Tranquillity, gentleness and strength

The astute among you will have noticed that I have been following the October readings in the Northumbria Community’s Celtic Daily Prayer, which is a valuable resource for those of us wishing to cultivate a devotional life drawing on ancient traditions.

The readings have been quotes from the influential 20th century poet and mystic Evelyn Underhill.  In one passage, she writes about what today we would call resilience:

If we desire a simple test of the quality of our spiritual life, a consideration of the tranquillity, gentleness and strength with which we deal with the circumstances of our outward life will serve us better than anything that is based on the loftiness of our religious notions, or fervour of our religious feelings….  This is the threefold imprint of the Spirit on the soul surrendered to God.

Resilience is a characteristic much-prized in mission workers, but one that is hard gained.  Much member care is focussed on supporting people through trials and tribulations so that they grow more resilient with each test and are able to grow.

Yet resilience is not acquired through Biblical knowledge or professional skills, which are often the properties which commend themselves initially to church and agency as they mobilise and send us.  Resilience is acquired through prayerfulness, time spend in the presence of God despite the demands of family, church, ministry and community.  It comes from choosing, like Mary, to sit at the feet of Jesus when we know there is work to be done.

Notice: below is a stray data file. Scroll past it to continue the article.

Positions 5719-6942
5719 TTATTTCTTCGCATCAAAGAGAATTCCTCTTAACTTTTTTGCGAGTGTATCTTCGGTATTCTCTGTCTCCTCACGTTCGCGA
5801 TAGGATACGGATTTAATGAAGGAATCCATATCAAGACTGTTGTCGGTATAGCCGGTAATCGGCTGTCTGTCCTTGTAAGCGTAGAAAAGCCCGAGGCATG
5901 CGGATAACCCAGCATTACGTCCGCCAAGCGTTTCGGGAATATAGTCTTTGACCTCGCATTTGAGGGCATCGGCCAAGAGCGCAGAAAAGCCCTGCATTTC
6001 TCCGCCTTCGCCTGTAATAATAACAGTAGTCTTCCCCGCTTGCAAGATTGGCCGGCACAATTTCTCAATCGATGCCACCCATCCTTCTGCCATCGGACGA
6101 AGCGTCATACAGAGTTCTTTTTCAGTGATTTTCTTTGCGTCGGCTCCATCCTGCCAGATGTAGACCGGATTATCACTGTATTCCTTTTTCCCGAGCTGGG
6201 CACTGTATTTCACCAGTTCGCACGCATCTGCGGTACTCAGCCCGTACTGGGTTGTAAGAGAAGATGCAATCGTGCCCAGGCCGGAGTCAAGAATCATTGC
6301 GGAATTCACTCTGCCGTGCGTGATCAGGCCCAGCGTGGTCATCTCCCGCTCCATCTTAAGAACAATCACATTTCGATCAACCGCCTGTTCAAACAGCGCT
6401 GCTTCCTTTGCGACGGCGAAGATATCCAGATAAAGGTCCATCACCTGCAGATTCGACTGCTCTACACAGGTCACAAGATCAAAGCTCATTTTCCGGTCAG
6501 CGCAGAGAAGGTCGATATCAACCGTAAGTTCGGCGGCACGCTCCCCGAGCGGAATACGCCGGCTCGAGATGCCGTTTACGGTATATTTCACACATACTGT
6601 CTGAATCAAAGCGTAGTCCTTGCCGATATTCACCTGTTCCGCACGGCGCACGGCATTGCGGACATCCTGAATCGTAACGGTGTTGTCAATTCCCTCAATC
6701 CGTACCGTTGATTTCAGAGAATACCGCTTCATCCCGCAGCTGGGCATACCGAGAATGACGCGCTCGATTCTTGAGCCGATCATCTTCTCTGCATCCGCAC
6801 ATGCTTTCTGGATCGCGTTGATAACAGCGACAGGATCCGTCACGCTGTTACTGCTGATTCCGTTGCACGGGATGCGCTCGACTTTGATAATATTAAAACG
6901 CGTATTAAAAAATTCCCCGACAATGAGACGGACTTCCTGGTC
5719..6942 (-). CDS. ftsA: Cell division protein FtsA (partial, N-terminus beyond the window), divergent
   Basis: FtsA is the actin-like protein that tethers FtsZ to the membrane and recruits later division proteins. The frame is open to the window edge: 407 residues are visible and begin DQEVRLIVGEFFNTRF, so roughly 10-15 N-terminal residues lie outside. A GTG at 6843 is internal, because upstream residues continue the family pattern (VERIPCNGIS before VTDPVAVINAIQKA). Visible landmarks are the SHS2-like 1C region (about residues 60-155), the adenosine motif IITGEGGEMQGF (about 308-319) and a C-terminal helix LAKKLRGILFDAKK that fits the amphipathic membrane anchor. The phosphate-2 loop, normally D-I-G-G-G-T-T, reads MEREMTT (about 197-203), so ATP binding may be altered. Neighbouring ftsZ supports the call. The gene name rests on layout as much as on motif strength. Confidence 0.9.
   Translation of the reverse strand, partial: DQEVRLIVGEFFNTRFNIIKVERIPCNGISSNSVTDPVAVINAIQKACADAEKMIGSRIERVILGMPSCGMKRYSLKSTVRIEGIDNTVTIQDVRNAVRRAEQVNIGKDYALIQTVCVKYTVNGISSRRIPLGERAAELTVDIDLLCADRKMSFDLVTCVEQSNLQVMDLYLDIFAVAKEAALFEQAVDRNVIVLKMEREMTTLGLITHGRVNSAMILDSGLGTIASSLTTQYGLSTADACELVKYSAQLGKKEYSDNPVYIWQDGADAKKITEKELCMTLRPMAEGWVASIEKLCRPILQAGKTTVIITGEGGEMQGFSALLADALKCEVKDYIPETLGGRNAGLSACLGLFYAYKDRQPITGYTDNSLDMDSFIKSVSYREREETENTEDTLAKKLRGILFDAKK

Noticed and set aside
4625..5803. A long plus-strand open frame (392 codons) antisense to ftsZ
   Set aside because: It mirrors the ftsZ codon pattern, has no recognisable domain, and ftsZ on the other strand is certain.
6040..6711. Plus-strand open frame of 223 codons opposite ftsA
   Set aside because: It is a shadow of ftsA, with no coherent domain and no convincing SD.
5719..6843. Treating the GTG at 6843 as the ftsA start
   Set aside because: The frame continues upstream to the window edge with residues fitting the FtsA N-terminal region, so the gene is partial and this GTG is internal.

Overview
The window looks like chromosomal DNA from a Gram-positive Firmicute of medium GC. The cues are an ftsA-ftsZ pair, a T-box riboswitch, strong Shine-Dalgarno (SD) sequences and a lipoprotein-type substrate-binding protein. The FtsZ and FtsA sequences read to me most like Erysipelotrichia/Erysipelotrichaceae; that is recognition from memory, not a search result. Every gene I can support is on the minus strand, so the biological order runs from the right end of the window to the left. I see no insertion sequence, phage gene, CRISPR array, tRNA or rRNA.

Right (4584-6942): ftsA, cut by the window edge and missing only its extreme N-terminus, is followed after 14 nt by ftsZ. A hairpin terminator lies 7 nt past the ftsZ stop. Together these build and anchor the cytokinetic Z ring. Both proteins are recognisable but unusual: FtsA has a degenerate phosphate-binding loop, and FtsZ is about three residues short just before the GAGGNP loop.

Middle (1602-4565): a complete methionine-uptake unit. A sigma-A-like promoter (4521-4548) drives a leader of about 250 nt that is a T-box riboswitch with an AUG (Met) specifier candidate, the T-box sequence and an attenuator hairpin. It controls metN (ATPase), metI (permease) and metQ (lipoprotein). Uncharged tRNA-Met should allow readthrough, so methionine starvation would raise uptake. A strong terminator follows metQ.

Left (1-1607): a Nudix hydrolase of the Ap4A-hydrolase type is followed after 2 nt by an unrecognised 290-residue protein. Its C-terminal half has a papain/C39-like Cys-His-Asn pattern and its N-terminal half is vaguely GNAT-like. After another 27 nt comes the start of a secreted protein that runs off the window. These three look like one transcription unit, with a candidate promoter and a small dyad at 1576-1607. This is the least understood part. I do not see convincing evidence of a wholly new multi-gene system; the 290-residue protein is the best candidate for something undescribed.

I discovered this resilience in my own life many years ago when I was struggling with long-term sickness, living on state benefits and finding it hard to live a ‘normal’ life.  Yet at the same time I experienced an inner joy and lightness of spirit that was in complete contrast to the circumstances surrounding me.  I concluded that what helped me was a heavenly perspective: God still loved me; Christ had still died for me; my place in heaven was secure – so what if the rest of this life is misery, sickness and squalor?

Yet many mission workers, far from experiencing such joy, are mired in what Mrs Underhill calls “the inequalities of family life, emotional and professional disappointments, the sudden intervention of bad fortune or bad health, and the rising and falling of our religious temperature.”

If your experience is more like that, it’s time to stop, take a holiday or go on retreat, before your stress levels lead you into burnout.  It’s time to lay down some responsibilities and make time to sit and hold hands with God.  As a result, we don’t necessarily get on top of the material circumstances of our lives, but we can transcend them.

Missing the symphony?

So many Christians are like distracted onlookers at a concert.  They study the programme carefully, believe every statement made in it, speak respectfully of the music, but only really hear a phrase now and again.  So they have no notion at all of the mighty symphony which fills the universe, to which their lives are destined to make their tiny contribution, and which is the self-expression of God.

Evelyn Underhill, quoted in Celtic Daily Prayer Book 2, from the Northumbria Community